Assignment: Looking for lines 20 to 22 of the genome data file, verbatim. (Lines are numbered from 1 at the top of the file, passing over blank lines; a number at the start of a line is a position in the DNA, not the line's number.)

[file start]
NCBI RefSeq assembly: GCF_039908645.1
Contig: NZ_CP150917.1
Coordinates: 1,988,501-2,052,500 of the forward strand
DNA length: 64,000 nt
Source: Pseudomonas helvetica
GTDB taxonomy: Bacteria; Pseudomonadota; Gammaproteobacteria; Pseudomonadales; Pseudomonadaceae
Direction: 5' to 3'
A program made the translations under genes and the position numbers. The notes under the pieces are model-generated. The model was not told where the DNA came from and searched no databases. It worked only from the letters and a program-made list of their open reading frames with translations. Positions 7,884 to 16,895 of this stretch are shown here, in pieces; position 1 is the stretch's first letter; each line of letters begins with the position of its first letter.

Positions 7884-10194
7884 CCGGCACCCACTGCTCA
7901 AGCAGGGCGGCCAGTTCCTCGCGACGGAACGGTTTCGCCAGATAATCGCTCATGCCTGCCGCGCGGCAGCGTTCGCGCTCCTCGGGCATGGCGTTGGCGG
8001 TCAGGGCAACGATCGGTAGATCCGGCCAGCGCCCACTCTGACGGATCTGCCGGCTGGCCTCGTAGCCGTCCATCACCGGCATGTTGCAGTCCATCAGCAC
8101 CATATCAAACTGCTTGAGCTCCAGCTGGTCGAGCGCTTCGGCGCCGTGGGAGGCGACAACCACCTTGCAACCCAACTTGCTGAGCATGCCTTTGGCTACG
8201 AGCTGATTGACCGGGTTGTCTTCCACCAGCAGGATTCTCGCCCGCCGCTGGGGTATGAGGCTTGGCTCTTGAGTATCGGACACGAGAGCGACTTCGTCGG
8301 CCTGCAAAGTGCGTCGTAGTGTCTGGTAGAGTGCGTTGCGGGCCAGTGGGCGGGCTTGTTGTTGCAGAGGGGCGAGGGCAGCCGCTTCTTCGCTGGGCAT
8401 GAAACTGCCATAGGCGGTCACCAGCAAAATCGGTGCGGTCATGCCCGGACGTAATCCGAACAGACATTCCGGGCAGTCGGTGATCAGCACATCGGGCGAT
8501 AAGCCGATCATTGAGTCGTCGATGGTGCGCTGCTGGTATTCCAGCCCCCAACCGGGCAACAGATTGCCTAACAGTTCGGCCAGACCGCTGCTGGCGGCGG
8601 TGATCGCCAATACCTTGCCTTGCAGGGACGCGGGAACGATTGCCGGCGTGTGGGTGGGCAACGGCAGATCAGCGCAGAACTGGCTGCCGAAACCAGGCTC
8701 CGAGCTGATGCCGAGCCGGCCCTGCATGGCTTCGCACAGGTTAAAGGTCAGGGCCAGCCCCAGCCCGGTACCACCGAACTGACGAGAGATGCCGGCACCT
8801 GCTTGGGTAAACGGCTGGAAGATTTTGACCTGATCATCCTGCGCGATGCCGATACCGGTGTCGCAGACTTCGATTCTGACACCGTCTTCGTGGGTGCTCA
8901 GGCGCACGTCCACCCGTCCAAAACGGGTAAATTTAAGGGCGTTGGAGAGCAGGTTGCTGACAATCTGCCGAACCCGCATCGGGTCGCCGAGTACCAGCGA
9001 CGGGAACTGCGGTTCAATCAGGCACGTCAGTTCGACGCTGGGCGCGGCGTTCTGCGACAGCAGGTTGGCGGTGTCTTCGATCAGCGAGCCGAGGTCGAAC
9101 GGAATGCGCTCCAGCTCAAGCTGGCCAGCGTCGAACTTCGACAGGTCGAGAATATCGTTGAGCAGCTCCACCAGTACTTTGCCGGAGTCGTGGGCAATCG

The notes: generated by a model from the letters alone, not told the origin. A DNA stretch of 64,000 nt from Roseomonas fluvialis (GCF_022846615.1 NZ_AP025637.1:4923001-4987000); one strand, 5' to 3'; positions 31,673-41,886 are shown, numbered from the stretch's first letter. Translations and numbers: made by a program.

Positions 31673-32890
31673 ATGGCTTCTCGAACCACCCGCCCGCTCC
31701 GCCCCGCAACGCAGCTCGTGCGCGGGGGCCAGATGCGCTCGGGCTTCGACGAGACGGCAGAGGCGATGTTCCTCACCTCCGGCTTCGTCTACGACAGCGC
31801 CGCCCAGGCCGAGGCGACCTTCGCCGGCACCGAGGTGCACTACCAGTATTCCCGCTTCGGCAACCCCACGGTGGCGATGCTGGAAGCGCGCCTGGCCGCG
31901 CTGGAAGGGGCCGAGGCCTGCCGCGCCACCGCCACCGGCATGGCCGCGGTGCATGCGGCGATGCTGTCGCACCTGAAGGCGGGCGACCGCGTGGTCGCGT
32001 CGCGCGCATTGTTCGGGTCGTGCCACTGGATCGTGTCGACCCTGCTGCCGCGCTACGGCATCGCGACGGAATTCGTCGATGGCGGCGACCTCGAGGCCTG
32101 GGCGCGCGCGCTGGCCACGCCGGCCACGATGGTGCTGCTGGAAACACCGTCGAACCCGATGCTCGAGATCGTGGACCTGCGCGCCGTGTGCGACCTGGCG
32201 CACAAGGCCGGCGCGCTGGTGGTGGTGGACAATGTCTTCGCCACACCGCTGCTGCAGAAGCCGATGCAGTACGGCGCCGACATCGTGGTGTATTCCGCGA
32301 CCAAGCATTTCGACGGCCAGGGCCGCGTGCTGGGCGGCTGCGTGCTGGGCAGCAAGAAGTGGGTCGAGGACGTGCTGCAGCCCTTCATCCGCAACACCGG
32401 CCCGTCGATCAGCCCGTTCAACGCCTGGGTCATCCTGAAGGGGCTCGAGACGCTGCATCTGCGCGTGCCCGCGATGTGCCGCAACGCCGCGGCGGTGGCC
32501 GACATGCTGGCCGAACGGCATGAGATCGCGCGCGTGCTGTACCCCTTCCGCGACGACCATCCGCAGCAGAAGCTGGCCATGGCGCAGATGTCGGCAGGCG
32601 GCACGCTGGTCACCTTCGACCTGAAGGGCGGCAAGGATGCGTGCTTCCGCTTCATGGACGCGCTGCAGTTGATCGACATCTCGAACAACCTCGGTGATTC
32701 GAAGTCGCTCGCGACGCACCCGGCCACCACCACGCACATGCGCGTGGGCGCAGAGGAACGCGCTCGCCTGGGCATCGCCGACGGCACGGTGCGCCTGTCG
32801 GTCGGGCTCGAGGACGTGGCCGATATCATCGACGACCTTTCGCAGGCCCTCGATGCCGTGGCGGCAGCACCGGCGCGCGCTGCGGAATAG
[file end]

8801 GCTTGGGTAAACGGCTGGAAGATTTTGACCTGATCATCCTGCGCGATGCCGATACCGGTGTCGCAGACTTCGATTCTGACACCGTCTTCGTGGGTGCTCA
8901 GGCGCACGTCCACCCGTCCAAAACGGGTAAATTTAAGGGCGTTGGAGAGCAGGTTGCTGACAATCTGCCGAACCCGCATCGGGTCGCCGAGTACCAGCGA
9001 CGGGAACTGCGGTTCAATCAGGCACGTCAGTTCGACGCTGGGCGCGGCGTTCTGCGACAGCAGGTTGGCGGTGTCTTCGATCAGCGAGCCGAGGTCGAAC